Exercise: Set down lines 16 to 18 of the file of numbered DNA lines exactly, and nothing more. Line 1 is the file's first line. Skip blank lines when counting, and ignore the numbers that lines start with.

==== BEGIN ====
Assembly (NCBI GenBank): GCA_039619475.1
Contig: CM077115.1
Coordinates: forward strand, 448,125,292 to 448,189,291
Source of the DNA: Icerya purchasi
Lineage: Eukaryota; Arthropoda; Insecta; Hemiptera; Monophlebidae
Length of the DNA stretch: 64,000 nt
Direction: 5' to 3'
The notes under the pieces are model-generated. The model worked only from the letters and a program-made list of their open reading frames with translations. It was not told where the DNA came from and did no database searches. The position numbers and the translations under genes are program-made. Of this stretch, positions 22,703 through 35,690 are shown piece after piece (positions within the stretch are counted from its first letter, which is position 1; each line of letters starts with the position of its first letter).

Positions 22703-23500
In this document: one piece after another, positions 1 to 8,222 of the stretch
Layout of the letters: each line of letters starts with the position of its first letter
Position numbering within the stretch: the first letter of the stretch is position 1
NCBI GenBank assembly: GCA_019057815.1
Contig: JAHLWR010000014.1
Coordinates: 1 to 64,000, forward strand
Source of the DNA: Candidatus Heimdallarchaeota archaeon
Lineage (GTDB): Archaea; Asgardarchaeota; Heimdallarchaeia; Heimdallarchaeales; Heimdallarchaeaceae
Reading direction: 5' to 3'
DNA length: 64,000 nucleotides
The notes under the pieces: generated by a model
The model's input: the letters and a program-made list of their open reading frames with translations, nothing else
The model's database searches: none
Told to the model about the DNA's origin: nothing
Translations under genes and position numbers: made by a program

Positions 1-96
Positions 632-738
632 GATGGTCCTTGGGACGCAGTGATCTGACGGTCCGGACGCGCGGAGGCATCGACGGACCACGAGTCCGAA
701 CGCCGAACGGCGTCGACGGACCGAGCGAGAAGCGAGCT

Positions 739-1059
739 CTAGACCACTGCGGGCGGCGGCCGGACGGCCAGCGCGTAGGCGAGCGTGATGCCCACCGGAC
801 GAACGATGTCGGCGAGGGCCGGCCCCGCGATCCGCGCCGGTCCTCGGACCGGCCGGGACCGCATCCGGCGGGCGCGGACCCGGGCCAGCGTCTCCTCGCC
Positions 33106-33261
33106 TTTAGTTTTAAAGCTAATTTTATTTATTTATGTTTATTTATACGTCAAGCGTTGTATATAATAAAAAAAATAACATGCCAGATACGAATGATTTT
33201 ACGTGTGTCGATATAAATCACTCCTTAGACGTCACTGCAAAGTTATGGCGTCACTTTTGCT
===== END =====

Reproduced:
Source of the DNA: Candidatus Heimdallarchaeota archaeon
Lineage (GTDB): Archaea; Asgardarchaeota; Heimdallarchaeia; Heimdallarchaeales; Heimdallarchaeaceae
Reading direction: 5' to 3'